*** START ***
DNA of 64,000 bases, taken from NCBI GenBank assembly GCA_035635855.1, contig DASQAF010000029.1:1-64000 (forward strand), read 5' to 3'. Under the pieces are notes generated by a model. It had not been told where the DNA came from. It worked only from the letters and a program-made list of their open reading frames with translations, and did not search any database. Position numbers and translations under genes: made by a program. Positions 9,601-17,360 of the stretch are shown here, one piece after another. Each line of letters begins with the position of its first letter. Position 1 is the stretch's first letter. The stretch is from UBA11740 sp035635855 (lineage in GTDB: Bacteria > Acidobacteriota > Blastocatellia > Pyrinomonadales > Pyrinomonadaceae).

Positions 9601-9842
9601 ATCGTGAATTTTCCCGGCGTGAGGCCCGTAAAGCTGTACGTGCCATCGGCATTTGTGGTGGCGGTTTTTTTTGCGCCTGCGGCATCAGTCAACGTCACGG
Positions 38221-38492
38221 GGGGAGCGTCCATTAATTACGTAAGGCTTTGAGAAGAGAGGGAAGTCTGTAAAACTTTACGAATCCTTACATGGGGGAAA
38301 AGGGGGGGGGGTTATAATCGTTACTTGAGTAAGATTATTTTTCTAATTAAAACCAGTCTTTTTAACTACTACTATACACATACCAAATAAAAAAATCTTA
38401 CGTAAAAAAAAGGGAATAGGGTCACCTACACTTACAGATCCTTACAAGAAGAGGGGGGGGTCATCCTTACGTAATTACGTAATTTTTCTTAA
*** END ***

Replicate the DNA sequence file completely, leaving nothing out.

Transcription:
DNA of 64,000 bases, taken from NCBI GenBank assembly GCA_035635855.1, contig DASQAF010000029.1:1-64000 (forward strand), read 5' to 3'. Under the pieces are notes generated by a model. It had not been told where the DNA came from. It worked only from the letters and a program-made list of their open reading frames with translations, and did not search any database. Position numbers and translations under genes: made by a program. Positions 9,601-17,360 of the stretch are shown here, one piece after another. Each line of letters begins with the position of its first letter. Position 1 is the stretch's first letter. The stretch is from UBA11740 sp035635855 (lineage in GTDB: Bacteria > Acidobacteriota > Blastocatellia > Pyrinomonadales > Pyrinomonadaceae).

Positions 9601-9842
9601 ATCGTGAATTTTCCCGGCGTGAGGCCCGTAAAGCTGTACGTGCCATCGGCATTTGTGGTGGCGGTTTTTTTTGCGCCTGCGGCATCAGTCAACGTCACGG
Positions 38221-38492
38221 GGGGAGCGTCCATTAATTACGTAAGGCTTTGAGAAGAGAGGGAAGTCTGTAAAACTTTACGAATCCTTACATGGGGGAAA
38301 AGGGGGGGGGGTTATAATCGTTACTTGAGTAAGATTATTTTTCTAATTAAAACCAGTCTTTTTAACTACTACTATACACATACCAAATAAAAAAATCTTA
38401 CGTAAAAAAAAGGGAATAGGGTCACCTACACTTACAGATCCTTACAAGAAGAGGGGGGGGTCATCCTTACGTAATTACGTAATTTTTCTTAA